Anyway Aforess, thanks for making this great mod and taking our ideas into account. I am psyched to see every new version of AND.
 

konradcabral

Prince
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So, should I create a new category for Inflation and try to get the AI to focus on it when their inflation situation looks grim?

Yes, I guess. When the inflation is bringing your empire down, building a Central Bank or adopting better monetary civics should certainly become more attractive to AI.

And even more basic, when should the AI think inflation is getting bad? What yearly trends indicate high inflation?
The AI could have a % range of inflation per gold, as acceptable inflation. This range would be affected by era, techs, wars and traits.

However, and this is important :) if you plan on using the inflation formula I proposed, I strongly suggest further discussion before you start to implement it into your mod. The reason is, that my proposal is just a rought design and I didn't do any calculations at all. I am quite sure it needs balancing hard.

Afforess is giving us two versions of this modcomp, one with the new inflation and extensive testing, and one without it, easier to develop and less dangerous for the game.
 

Afforess

The White Wizard
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An inflation target... I like the idea.


Anyway, I'll make the new inflation mechanic optional, as usual. Off by default until it gets tested.
 

civ_king

Deus Caritas Est
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Would it be possible to cause deflation?
 

konradcabral

Prince
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Deflation has very different effects on economic activity, it isn't the opposite of the inflation ones. Sincerely, I can't think how to simulate them on Civ.
 

civ_king

Deus Caritas Est
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Deflation has very different effects on economic activity, it isn't the opposite of the inflation ones. Sincerely, I can't think how to simulate them on Civ.
perhaps uninflation would be a better term? something to reduce inflation
 

konradcabral

Prince
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You are misunderstanding the two concepts: briefly explaining, inflation is the rise, big or small, of prices. Deflation is the lowering, big or small, of them. At first sight, we may think that they are just opposite things, but they don't have opposite effects. Both are bad. The good thing is stability of prices. In Civ we can simulate the bad effects of inflation as a gold cost. In the case of deflation I can't see how to do it. What we are trying to do here is improving this simulation. I already proposed possibilities to decrease (or increase) inflation effects. ;)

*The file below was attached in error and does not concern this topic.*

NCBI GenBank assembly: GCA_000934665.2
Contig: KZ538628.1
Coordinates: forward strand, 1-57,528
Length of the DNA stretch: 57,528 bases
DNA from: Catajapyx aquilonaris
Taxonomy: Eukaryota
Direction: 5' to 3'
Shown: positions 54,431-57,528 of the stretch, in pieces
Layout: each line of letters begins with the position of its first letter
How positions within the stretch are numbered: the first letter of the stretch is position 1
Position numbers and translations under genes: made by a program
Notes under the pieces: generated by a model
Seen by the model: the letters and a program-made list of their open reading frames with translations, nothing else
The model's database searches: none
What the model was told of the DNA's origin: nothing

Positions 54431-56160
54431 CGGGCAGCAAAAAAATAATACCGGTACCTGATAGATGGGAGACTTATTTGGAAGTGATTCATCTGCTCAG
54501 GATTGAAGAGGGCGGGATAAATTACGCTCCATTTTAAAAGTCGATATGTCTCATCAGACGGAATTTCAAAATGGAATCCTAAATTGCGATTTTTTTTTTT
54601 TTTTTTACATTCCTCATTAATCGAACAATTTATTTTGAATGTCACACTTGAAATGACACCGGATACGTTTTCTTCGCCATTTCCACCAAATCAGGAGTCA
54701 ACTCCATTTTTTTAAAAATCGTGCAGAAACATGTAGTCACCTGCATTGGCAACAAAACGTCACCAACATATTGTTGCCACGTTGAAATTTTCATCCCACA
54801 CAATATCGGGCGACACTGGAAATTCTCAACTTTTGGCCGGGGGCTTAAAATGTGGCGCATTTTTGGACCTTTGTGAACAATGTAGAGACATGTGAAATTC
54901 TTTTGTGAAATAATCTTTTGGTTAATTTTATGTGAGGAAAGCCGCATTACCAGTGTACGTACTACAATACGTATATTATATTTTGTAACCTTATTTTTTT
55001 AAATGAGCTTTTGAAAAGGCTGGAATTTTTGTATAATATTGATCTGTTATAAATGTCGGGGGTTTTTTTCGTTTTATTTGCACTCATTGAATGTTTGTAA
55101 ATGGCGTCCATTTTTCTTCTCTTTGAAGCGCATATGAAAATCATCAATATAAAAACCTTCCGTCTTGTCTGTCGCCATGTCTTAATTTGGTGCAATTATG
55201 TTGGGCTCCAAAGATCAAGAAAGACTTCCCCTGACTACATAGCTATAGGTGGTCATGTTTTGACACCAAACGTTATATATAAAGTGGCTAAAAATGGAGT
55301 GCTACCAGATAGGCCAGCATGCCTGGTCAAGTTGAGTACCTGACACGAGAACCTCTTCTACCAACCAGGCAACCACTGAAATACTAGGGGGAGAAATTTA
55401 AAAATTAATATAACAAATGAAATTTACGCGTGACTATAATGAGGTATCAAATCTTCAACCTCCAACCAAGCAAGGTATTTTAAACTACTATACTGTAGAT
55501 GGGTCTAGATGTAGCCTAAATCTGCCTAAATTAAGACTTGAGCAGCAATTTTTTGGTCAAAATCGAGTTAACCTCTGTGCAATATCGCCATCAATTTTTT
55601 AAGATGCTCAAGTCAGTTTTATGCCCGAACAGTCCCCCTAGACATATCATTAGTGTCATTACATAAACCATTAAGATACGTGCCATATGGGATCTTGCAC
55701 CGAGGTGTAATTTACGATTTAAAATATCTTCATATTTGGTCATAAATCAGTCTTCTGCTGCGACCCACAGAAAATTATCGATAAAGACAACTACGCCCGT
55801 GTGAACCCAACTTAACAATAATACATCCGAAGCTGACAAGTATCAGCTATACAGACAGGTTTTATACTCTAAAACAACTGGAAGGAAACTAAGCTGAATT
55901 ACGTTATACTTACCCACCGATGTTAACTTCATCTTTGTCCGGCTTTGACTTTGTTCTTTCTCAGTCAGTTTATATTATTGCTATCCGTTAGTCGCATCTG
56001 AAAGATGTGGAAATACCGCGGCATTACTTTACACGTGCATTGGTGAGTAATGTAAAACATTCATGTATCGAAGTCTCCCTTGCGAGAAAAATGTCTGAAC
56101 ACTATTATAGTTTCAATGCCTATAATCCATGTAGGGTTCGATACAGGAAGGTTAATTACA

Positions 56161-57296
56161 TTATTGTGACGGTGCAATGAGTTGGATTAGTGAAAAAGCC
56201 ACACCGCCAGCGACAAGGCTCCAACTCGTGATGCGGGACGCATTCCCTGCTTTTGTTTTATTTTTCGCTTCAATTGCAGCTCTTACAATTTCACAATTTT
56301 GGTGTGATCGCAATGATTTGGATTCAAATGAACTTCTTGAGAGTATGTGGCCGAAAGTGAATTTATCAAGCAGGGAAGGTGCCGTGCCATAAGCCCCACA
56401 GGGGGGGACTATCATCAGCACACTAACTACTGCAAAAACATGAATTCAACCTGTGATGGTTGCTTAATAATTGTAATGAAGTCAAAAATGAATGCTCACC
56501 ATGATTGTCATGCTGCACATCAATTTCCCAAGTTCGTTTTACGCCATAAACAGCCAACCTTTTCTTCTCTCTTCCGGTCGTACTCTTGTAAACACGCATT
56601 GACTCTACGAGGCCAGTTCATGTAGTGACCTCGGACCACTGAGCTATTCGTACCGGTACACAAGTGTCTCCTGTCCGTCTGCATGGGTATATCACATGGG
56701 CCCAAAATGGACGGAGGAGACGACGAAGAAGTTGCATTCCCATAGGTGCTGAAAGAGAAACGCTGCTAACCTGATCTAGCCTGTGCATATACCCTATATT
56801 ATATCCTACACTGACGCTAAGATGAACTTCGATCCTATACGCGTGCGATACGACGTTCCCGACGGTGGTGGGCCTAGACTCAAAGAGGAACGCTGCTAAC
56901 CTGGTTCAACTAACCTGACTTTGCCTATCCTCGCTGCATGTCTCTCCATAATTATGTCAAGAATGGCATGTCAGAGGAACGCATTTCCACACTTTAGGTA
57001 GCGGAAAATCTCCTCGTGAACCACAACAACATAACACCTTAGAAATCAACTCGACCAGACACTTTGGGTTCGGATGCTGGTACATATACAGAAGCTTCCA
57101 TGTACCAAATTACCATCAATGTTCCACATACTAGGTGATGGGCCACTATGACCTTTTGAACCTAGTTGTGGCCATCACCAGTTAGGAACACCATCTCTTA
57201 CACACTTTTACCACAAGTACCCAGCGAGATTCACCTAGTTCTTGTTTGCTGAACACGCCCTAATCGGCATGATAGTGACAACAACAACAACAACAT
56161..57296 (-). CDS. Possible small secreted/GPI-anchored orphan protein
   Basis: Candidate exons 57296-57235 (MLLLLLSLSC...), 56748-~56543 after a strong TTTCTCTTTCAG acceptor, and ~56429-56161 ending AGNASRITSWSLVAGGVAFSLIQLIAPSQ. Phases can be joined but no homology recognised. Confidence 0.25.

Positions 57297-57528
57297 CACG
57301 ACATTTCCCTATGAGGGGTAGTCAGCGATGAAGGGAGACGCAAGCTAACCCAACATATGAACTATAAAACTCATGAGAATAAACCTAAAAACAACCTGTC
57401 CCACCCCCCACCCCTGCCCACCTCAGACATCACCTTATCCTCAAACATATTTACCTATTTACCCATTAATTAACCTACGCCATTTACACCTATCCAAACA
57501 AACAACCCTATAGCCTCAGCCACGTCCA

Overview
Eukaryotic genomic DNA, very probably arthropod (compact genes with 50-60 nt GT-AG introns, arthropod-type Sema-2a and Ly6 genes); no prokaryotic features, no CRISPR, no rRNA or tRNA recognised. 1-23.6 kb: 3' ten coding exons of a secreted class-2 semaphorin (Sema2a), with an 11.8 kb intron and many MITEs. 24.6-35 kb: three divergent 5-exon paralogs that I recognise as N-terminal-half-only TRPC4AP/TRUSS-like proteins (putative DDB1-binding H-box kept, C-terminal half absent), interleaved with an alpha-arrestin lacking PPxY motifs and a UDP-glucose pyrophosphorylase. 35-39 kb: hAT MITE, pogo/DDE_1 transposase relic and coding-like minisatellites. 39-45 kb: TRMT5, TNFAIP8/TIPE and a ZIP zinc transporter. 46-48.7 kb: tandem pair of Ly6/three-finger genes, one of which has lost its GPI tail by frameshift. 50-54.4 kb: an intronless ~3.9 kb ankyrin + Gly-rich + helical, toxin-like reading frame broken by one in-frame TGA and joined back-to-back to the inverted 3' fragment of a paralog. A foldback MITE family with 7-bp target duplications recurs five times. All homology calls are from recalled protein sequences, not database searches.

sugarfree

Chieftain
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Actually, if you watch the proposed inflation formulla carefully, you can see that there is a way to cause disinflaion, resp. temporary deflation - by making huge budget surplus.

In real world, deflation would cause drop of the consumption and investment, because people keep postponing purchases, expecting lower prices in future. Inflation causes the opposite - people purchase like crazy, abandoning savings. Neither of these is good.
However, in this game mechanism, there is no such a direct effect on economy. For player, the only cost of inflation is the inflation itself (decline of money value). Perhaps we should add some more effects to simulate not only the long-term effect of inflation, but also the direct fallout.

Honestly, I am still unsure that the proposed formula is good enough to simulate the inflation close to reality. Hence I really encourage you guys to come with improving ideas, that could make it work better.


EDIT:
As i read what I wrote, it may seem that i infirm what conradcabral posted about inflation/deflation. This wasn't my intention. He said it absolutely right, the final effects of inflation/deflation aren't really opposite. I only illustrated changes of spending/savings ratio, which is crucial, but not the only one effect.
 

konradcabral

Prince
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Honestly, I am still unsure that the proposed formula is good enough to simulate the inflation close to reality. Hence I really encourage you guys to come with improving ideas, that could make it work better.

I think it's good, but obviously it will need testing and tuning.

Don't you have any more ideas on techs or buildings and wonders?
 

sugarfree

Chieftain
Joined
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Messages
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I think it's good, but obviously it will need testing and tuning.